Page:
The Saddest Places in America

  • USS Arizona Memorial
  • Trail of Tears National Historic Trail
  • Oklahoma City National Memorial & Museum
  • Vietnam Veterans Memorial
  • United States Holocaust Memorial Museum
  • 9/11 Memorial
  • Gettysburg National Military Park
  • Marshall University Memorial
  • Columbine Memorial
  • Urban ruin in Detroit

    Detroit's Urban Ruin

    Nowhere is the decline of American industry more evident than in Detroit, the largest city in the country ever to declare bankruptcy. Once the center of the country's automobile industry, modern day Detroit is dotted with derelict buildings, from train stations to manufacturing plants, each a sad reminder of the economic hardships in America's "Rust Belt."

    Photo courtesy of Erik Mauer

  • A survivor salutes at the USS Arizona Memorial

    USS Arizona Memorial

    The USS Arizona Memorial in Honolulu, most commonly referred to as simply Pearl Harbor, commemorates the lives lost during the December 7, 1941 attack on Pearl Harbor that catapulted the United States into World War II. Of the 1,177 sailors aboard the vessel, 1,102 of them died in the attack, and each name was inscribed in white marble within the walls of the memorial. Visitors can still see oil leaking from the wreckage just beneath the surface of the water.

    Photo courtesy of DVIDSHUB

  • Overlook at Trail of Tears State Park in Missouri

    Trail of Tears National Historic Trail

    In 1838 and 1839, the Indian Removal Act forced around 130,000 members of the Cherokee tribe, as well as several other tribes, to relocate from the southeastern United States to reservations in Oklahoma. More than 60,000 of them never finished the journey, as disease, starvation and exposure took their toll. The Trail of Tears National Historic Trail includes 2,200 miles of trails along portions of the original path.

    Photo courtesy of steve9567

  • Field of Empty Chairs

    Oklahoma City National Memorial & Museum

    On April 19, 1995 the Alfred P. Murrah Federal Building in Oklahoma City was destroyed in a bombing that took the lives of 168 people, including 19 children and three pregnant women. The Oklahoma City National Memorial & Museum occupies the same grounds, dominated by the Field of Empty Chairs; each of the 168 glass and bronze chairs has a victim's name engraved on the bottom.

    Photo courtesy of Ed Schipul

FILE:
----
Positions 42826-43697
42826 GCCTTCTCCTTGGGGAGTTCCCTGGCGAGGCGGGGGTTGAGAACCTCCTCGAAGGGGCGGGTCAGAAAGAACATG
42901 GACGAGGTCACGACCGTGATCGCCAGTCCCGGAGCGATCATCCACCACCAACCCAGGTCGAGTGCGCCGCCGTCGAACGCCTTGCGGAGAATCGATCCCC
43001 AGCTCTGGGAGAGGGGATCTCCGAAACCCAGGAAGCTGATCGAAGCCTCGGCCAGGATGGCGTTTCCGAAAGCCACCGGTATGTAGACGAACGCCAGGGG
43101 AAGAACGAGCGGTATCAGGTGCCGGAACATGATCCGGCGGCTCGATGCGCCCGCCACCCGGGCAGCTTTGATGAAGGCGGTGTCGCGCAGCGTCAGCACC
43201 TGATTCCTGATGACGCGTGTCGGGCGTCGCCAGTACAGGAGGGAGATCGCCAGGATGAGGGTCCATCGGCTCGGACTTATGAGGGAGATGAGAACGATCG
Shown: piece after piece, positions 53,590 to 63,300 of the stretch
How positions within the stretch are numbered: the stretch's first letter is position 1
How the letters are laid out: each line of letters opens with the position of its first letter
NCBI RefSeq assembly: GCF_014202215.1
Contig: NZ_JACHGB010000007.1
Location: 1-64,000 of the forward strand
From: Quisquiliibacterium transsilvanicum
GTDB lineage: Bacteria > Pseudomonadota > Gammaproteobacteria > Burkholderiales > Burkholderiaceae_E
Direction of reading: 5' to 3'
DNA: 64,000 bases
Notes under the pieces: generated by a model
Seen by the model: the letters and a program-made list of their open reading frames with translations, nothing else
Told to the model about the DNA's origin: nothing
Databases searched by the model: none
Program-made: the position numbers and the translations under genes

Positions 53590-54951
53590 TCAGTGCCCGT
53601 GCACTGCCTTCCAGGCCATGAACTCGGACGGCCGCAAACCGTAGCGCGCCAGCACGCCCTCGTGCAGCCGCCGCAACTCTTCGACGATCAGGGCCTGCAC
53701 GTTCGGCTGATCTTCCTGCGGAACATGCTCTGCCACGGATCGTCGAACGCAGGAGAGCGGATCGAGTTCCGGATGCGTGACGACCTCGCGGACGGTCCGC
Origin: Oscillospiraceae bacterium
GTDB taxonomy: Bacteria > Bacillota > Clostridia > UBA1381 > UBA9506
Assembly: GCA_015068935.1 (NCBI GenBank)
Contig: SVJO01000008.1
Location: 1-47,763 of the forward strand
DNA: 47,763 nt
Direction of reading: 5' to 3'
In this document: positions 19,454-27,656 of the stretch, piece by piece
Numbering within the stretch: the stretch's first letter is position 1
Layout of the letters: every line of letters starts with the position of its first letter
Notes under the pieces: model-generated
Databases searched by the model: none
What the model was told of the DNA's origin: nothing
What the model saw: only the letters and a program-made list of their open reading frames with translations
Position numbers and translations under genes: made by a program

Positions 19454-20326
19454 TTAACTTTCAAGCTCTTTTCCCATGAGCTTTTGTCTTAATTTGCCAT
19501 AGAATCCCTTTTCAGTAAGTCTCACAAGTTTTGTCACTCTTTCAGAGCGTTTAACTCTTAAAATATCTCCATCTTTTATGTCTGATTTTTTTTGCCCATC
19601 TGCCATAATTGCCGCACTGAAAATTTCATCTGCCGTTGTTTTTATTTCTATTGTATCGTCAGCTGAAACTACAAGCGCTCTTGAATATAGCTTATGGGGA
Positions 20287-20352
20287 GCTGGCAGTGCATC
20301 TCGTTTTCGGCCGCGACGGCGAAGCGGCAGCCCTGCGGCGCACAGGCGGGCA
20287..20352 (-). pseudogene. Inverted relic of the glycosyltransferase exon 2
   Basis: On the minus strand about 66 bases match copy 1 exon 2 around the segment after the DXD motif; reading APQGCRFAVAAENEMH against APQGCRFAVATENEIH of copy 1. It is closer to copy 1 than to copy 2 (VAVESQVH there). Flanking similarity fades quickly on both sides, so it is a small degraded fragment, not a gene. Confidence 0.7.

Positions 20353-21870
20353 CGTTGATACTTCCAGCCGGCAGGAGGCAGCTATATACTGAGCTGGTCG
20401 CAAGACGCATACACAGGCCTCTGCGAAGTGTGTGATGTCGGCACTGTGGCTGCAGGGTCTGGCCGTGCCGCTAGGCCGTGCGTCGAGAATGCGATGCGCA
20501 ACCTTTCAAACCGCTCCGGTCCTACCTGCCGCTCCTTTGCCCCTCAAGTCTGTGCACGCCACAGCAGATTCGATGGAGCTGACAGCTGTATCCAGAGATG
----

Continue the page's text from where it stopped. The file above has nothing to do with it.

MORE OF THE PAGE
• A rose left at the Vietnam Veterans Memorial

    Vietnam Veterans Memorial

    As our nation's capital, Washington, DC houses half a dozen or more somber memorials, and one of the most poignant is the Vietnam Veterans Memorial in the National Mall. The most famous portion of the memorial is the Vietnam Veterans Memorial Wall, a 246-foot long wall made from black stone with the names of service men and women who died or were missing in action etched into it.

    Photo courtesy of Ed Schipul

  • A cast taken from the original entrance to the Auschwitz death camp.

    United States Holocaust Memorial Museum

    Twenty years ago, one of the nation's most somber museums opened its doors to the public in Washington, DC. The United States Holocaust Memorial Museum takes visitors on a tragic journey through World War II from the perspective of an actual Holocaust victim. The 900 plus artifacts in the permanent collection include a freight car similar to the ones used to transport victims to concentration camps.

    Photo courtesy of United States Holocaust Memorial Museum

  • A sunny day at the 9/11 Memorial in New York.

    9/11 Memorial

    The September 11 attacks on the World Trade Center in New York City were the first foreign attack on US soil since the bombing of Pearl Harbor in 1941 and caused the single largest loss of life on American soil by a foreign attack in our nation's history. The National September 11 Memorial honors the nearly 3,000 lives lost that day, including those killed at the Pentagon, in Pennsylvania and in the bombing of the World Trade Center in 1993.

    Photo courtesy of Harold Navarro

  • Memorial statue in Gettysburg National Military Park

    Gettysburg National Military Park

    Nowhere on American soil has more blood been shed than in Gettysburg National Military Park, site of one of the most important turning points in the Civil War. During the three-day battle, some 51,000 soldiers were killed, making it the deadliest battle of the entire war. Today, the eerily serene patch of rolling Pennsylvania farmland is operated by the National Park Service as a place of reflection and remembrance.

    Photo courtesy of Walt Hubis

  • Monument to the Marshall crash victims in Spring Hill Cemetery.

    Marshall University Memorial

    There's nothing quite as tragic as the loss of young lives, and that's exactly what the Memorial Student Center Fountain at Marshall University commemorates. On November 14, 1970, Southern Airlines took off from Kinston, North Carolina with nearly the entire Marshall University football team aboard. Just before landing, the plane crashed and burned, killing 75 people, including players, coaches, fans and the flight crew. The tragedy was profiled in the film We are Marshall.

    Photo courtesy of Mushadd

  • A memorial to the victims of the Columbine High School shooting in Littleton, CO

    Columbine Memorial

    On April 20, 1999, the nation was again struck by tragedy when twelve students and one teacher at Columbine High School in Littleton, Colorado were gunned down; the two shooters then committed suicide. The Columbine Memorial, opened in 2007, serves as a tranquil and beautiful tribute to the lives lost and the survivors of the massacre.

    Photo courtesy of Rob Evans


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